Reporters, and why we need them.

Wednesday, February 28th, 2007

I had a chance tonight to watch part three of Lowell Bergman’s Frontline ‘News War’ opus titled What’s Happening to the News, and like the Linda Ellerbee documentary of a couple of years back, it chronicled the ongoing demise of American Journalism in the hands of publicly-held companies, whose managers in spasms of simplemindedness, throw up their hands and say that “Wall Street says make more money this year than last.

Doesn’t matter if you’re making refrigerators or investigating pedophile congressmen. Make more money this year than last. Show growth. Grow…or…die?

On a day where Wall Street rode a plunging roller coaster fueled apparently by fears about the Asian economy and a “computer glitch or two” (we’ll see how that plays out), it seemed even more absurd to have any respect at all for a system of capitalism that preaches blind growth above all.

“Cutting, cutting, cutting is not a strategy for survival.” I’m paraphrasing the former editor of the L.A. Times, John Carroll. Well, exactly right. By definition, in fact. But it’s one of the only tools moneymen have to show growth. There are only so many ways to pull rabbits from hats.

Bergman, himself a relic and refugee from the old, pre-Lawrence Tisch CBS News, has no shortage of greying heads to choose from to talk about how broadcast journalism used to be a mission of public service, and no shortage either of slightly younger shareholder-friendly replacements (like ABC News head David Westin) willing to redefine news as “anything people are interested in.” Westin also gives us the (I’m paraphrasing here) “what do you expect? We have so many hours to fill.” rationalization that he thinks excuses himself. Sorry, no.

It’s a rationalization that accounts for about 85% of the shiny moving objects we’re distracted by on YouTube, and of course embraces prime time television “newsmagazines” that have, like Dateline NBC’s “To Catch a Predator,” have gone full Chayefsky on us, with shiny abominations that are placed in a container marked journalism, but which fulfill none of the minimum daily requirements.

When our local affiliate carries more American Idol coverage than any other content in their 10 o’clock hour (I am not kidding) we see the New News Managers, guided by that memo from Wall Street, in full flower. Oh, well, there’s so much time to fill, and so relatively few apartment fires and car crashes.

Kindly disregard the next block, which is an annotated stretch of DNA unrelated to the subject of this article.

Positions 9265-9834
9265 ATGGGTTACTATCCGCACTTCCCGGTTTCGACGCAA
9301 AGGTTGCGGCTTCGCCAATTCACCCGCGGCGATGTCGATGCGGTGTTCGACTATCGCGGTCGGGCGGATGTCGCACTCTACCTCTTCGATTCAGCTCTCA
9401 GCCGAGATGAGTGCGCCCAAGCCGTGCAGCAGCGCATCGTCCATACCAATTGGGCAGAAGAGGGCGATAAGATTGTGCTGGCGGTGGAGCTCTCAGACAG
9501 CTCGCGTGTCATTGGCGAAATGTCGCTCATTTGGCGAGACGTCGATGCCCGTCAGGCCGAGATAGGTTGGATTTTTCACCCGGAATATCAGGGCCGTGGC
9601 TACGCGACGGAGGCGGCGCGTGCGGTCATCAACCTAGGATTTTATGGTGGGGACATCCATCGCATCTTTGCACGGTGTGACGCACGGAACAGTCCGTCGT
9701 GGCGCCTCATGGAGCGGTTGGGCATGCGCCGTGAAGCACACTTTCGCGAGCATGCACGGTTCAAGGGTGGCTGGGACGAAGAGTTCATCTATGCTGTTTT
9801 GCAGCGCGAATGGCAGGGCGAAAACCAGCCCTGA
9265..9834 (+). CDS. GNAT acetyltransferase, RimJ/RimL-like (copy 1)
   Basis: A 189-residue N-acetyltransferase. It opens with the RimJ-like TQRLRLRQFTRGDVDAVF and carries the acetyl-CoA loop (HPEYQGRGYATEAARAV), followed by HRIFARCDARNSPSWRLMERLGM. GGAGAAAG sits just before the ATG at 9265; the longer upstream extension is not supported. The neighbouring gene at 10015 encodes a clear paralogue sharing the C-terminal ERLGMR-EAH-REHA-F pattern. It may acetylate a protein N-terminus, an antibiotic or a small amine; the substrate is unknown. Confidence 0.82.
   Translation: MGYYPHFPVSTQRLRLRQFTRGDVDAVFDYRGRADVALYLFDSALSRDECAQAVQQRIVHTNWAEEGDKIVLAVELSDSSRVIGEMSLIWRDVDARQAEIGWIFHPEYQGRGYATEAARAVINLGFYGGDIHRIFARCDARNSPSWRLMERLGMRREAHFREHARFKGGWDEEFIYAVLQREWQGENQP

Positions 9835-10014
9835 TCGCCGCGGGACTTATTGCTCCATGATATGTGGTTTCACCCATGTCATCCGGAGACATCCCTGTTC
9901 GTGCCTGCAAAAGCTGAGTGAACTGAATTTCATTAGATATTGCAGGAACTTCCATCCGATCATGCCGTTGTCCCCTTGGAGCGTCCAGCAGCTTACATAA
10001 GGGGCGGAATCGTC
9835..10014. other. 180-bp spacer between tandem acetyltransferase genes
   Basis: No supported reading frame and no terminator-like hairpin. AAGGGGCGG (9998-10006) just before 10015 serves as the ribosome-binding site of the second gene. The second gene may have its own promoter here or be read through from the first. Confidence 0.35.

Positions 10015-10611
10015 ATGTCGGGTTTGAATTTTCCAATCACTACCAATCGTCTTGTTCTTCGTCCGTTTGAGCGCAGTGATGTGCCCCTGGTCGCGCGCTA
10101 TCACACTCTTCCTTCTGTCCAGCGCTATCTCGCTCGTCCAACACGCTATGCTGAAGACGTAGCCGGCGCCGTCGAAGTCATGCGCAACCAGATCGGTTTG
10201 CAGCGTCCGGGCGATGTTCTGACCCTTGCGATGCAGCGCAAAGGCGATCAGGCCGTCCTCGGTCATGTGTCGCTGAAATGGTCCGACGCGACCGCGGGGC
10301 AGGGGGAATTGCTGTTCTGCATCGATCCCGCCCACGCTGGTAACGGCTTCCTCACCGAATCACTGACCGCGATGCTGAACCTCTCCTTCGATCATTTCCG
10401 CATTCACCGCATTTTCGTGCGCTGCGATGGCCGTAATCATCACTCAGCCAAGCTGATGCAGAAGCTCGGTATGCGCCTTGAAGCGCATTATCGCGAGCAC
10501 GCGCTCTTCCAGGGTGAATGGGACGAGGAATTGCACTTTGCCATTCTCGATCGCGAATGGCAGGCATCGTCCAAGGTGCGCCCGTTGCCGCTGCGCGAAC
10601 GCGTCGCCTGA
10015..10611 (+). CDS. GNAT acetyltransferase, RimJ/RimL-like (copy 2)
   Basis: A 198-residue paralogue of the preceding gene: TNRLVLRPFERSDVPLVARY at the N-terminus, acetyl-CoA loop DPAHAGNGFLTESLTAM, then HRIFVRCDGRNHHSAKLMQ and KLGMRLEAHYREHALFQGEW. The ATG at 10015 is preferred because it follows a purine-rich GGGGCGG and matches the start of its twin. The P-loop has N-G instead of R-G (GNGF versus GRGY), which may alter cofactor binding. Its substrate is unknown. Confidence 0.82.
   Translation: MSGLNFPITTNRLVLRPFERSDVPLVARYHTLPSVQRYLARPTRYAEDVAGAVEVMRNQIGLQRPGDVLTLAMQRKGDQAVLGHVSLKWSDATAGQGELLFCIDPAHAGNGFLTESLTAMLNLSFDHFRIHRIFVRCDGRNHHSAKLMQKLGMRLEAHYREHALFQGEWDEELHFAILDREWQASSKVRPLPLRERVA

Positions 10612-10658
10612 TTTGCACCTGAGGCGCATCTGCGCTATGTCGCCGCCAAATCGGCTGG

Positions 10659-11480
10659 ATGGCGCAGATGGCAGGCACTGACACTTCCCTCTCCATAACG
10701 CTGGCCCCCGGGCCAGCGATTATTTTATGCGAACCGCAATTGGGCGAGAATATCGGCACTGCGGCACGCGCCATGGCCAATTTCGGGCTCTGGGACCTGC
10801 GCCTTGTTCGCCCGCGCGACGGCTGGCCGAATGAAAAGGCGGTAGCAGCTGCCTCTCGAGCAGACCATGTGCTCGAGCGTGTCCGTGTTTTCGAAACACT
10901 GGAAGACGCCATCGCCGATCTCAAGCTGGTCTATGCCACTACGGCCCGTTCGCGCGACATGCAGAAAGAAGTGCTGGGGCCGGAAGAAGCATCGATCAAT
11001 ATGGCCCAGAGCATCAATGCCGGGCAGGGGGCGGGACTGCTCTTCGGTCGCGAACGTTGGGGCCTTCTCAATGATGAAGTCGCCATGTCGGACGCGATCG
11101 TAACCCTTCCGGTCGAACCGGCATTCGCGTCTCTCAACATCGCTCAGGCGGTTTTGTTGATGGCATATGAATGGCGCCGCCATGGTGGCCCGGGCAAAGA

The broadcast recounts the sad decline of network news almost in passing, and then turns to the youthful-ish Yahoo and Google managers, who seem to back away, way away, from the prospect of having a payroll-full of their own darn reporters, but who also recognize that if newspapers and their reporting staffs evaporate, they are so screwed.

The broadcast tries to assert, in telling the increasingly ugly Los Angeles Times/Tribune Company story, that more voices on the national and international stage—covering the big Pulitzer-worthy projects are needed…and I don’t disagree, but I also see those same entities as being the best places for micro-scale, hyperlocal journalism. I think you say yes to both.

Yeah, I’m an eternal news idealist. I just want whoever’s left in news management to wake up to the sobering realities and take a pledge. Here’s what I’m thinking, in convenient bullet point form.

  • We want, need, and celebrate lots of reporters, at every level, everywhere. There’s money out there in the vast system of internet television and print to pay their salaries. Get lots of them. Get spares.
  • Deploy them to Iraq and to every local school board meeting. Scrutinize enormous corporations and petty tyrants in small town councils. Learn the lessons of modern database journalism and pour what all of what they find into vast databases that are easily parsed, leafed through, thought about, and even occasionally printed out on good old fashioned paper.
  • Spend the energy and resources on gathering the information, and don’t worry that much about style and ‘storytelling.’ That can come, will come. But without the information, there can be no real storytelling—you get something like what cable news is now, which is nonstop speculation and prediction and froth.
  • Don’t worry about Craigslist. Don’t forget how to sell advertising by not forgetting the power of simple, local advertising that small companies can afford to try.